Sin City: How Apartment Managers Can Avoid Crime, Disrepair

by Luke Jones  on Monday, Nov. 12, 2012 12:00 am  

For example, Little Rock’s Metropolitan Housing Alliance fired its executive director, Shelly Ehenger, in August after numerous accusations of nepotism and document falsification. The help landlords get from the organization often depends on the people running it.

“It’s a real political game you play [with] them; they can fail or pass your house based on their personal agenda with you,” Haas said. “It’s pretty wild.”

“There are a number of landlords who refuse to take Section 8,” Warren said. “When you get into the complexes that start taking Section 8, they statistically have more crime, the rent is being paid at a lower rate, quality of the payer is less, and therefore good tenants don’t come there. It’s a vicious, downward cycle.”

From there, it’s a long fall to the bottom.

“It can be a snowball effect,” Haas said, “especially if the management company doesn’t have any money to do renovation and repairs.”

“Unfortunately, as you go down the economic ladder, you have more troublesome tenants,” Warren said.

“I’ve heard a lot of folks talk about the broken window policy,” Bolden said. “If you have one broken window on a street, you might have a problem. That’s all it takes. Once you have one property starting to have a problem, it can pull a whole neighborhood down. That’s magnified in an apartment complex setting.”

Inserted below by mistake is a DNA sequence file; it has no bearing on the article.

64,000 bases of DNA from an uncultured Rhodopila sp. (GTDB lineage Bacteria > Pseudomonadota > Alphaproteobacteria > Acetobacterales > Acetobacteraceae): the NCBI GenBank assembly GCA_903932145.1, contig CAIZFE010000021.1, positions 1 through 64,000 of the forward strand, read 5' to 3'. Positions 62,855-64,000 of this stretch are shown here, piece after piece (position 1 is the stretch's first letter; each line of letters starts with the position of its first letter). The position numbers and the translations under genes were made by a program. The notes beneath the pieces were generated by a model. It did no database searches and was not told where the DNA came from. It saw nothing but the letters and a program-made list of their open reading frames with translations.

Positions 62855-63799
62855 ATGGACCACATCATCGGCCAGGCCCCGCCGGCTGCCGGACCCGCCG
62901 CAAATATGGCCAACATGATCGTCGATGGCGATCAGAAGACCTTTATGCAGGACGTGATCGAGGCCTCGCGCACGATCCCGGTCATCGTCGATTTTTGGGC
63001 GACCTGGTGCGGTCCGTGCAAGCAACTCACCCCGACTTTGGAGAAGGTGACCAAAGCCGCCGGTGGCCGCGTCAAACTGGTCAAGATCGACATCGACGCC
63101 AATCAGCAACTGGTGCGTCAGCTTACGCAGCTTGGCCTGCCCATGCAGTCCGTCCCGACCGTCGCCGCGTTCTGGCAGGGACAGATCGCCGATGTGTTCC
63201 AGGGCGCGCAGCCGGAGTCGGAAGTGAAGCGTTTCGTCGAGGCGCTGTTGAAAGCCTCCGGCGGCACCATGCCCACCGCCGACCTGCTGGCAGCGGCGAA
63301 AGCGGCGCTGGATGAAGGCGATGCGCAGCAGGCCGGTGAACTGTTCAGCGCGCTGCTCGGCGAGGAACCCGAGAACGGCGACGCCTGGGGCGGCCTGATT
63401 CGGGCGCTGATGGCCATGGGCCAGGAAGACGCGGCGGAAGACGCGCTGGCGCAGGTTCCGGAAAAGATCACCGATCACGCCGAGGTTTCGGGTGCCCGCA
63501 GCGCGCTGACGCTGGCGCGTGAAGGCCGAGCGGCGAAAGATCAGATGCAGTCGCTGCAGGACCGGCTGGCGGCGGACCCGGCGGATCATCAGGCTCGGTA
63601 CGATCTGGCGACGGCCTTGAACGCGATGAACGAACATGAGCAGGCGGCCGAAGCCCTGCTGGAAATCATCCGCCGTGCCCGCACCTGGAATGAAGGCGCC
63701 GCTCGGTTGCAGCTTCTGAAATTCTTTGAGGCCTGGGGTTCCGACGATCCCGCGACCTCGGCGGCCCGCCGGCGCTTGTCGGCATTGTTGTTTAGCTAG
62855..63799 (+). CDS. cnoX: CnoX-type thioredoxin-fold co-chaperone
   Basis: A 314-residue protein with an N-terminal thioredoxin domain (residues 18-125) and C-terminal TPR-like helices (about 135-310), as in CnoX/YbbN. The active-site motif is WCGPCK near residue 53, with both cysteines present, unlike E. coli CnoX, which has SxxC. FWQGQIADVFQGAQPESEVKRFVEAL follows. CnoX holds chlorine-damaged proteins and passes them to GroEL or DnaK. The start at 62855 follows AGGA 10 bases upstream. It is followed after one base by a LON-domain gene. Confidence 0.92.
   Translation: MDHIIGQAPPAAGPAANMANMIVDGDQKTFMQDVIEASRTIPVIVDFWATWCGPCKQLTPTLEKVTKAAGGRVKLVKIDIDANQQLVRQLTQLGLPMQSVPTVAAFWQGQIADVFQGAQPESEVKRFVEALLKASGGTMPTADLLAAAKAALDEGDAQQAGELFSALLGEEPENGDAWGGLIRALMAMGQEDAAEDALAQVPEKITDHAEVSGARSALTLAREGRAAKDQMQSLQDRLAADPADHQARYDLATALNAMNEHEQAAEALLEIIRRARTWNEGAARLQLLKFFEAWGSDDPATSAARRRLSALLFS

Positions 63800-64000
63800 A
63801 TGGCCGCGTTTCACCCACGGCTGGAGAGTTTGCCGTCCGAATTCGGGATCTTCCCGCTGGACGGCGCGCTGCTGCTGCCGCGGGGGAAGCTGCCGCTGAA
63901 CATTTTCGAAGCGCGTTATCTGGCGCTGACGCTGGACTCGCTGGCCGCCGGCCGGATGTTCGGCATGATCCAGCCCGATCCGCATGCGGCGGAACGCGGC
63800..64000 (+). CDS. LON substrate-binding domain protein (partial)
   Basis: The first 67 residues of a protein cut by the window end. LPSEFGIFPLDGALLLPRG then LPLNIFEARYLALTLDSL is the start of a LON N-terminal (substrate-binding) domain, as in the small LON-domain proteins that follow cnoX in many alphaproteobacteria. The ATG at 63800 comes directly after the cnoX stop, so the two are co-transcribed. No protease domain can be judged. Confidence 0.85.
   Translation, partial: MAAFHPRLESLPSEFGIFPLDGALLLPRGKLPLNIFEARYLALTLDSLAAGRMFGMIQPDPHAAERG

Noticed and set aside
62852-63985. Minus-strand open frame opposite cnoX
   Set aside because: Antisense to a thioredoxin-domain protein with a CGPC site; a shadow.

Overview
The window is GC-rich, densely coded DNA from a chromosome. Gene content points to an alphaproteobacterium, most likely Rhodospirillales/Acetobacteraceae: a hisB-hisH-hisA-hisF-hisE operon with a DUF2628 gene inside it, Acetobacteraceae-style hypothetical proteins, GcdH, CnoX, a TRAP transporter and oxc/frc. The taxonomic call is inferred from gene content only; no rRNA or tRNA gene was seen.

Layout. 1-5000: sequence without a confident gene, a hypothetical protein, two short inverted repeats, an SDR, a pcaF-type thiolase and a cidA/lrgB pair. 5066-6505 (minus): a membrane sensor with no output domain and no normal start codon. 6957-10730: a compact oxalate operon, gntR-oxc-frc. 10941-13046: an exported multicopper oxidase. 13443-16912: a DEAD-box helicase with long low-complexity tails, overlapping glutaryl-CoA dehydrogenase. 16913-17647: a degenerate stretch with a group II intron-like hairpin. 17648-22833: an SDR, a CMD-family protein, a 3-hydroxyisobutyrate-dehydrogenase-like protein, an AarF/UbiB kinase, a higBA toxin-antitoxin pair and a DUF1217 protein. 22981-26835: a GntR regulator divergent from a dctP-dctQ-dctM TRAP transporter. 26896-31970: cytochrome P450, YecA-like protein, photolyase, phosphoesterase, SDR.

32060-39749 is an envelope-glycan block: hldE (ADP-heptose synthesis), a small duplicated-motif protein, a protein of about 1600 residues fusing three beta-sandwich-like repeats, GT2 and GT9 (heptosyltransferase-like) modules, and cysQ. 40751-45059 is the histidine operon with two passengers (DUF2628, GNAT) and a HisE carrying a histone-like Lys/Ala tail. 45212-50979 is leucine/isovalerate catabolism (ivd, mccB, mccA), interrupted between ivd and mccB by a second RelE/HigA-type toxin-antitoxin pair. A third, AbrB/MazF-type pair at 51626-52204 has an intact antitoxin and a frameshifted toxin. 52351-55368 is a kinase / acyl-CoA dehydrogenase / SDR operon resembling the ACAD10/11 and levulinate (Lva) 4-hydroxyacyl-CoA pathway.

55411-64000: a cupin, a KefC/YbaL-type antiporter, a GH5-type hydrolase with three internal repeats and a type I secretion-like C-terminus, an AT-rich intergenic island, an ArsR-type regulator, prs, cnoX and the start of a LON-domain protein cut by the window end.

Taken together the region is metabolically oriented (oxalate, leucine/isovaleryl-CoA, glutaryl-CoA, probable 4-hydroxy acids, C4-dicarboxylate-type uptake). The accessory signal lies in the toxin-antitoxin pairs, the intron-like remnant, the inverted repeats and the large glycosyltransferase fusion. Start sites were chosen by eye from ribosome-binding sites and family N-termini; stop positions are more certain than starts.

The Turnaround Potential

But it doesn’t always have to end like it did for Sin City.

“The biggest thing to do, especially in that scenario, is you want to renovate, to get people out who are the bad apples,” Haas said. “You’ve got to eliminate them completely. I mean, completely.”

Then, Haas said, renovations need to happen, and management should be extra strict when letting new tenants in.

“That doesn’t mean you have to raise your rent or anything like that,” he said. “It all comes back to the quality of people renting, and also the quality of the management company that’s there.”

Bolden said turnarounds like this are not as rare as one might think.

“The transition happens regularly,” he said.

“At some point, people run out of money. The banks work through a short sale, new management comes in that really understands what needs to happen and those communities can be turned around. I have no doubt that any of those properties struggling now can be turned around.”

 

 

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